Since 2018, State Street Global Advisors has fielded the Global Retirement Reality Report (GR3) to understand how individuals and institutions are preparing for, and possibly redefining, retirement across the world. Over the years, State Street has explored:
This year, while the devastation of COVID-19 has decelerated, employees are contending with new challenges: inflation, Russia-Ukraine war impacts (including rising energy prices), and a changing relationship with work. What’s more, people’s perceptions of time have been altered by the pandemic experience, as shown in a “Blursday” online database hosted by the scientific journal, Nature.i The elastic perception of time, which has snapped back in some ways and sagged in others — is important to consider in the context of retirement. This is because time is the institution that backs the currency of retirement income, informing how much one has and how long it will last.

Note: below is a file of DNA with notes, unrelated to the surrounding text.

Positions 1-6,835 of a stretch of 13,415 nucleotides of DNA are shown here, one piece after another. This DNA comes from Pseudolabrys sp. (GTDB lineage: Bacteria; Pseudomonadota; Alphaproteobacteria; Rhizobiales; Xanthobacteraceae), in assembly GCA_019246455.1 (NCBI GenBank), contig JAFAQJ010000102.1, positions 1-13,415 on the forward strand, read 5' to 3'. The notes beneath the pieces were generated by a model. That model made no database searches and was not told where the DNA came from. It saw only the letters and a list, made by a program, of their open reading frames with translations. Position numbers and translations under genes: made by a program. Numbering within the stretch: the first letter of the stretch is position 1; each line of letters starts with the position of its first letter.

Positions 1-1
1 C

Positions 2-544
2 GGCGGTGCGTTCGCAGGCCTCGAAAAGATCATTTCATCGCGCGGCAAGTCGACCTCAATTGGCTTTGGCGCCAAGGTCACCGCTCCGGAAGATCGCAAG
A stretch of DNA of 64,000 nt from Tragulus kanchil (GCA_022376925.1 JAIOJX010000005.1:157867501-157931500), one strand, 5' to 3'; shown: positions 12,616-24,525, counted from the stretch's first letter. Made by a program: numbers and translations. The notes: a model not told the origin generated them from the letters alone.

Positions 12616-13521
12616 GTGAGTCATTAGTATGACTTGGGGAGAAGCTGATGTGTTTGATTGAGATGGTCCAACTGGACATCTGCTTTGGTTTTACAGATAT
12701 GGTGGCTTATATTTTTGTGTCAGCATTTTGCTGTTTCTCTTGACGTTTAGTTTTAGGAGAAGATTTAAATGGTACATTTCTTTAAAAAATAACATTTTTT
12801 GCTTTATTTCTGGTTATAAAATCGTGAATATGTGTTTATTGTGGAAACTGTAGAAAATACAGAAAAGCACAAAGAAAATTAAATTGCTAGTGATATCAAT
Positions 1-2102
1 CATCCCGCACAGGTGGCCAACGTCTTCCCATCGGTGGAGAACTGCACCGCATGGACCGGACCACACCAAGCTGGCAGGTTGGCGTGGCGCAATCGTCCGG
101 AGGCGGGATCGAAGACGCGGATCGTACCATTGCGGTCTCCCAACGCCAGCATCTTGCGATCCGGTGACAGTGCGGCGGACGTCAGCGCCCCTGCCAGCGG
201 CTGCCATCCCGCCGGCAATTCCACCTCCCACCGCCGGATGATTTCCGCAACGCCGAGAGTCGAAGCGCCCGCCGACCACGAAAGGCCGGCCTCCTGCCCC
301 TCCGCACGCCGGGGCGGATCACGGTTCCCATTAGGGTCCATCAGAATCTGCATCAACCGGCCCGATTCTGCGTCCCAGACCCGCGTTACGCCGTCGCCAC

In considering the findings from the 2022 survey, it appears that people are developing a dual view, holding the present (punctuated by acute inflation concerns) and the future (buffered by increased savings and demand for outside expertise) simultaneously. Employers and financial advisors should be equally deft at managing multiple lenses. So instead of thinking about retirement as now versus later, the conversations around when, why, and how people retire and what the right funding mechanisms are might be better had in the context of now and later.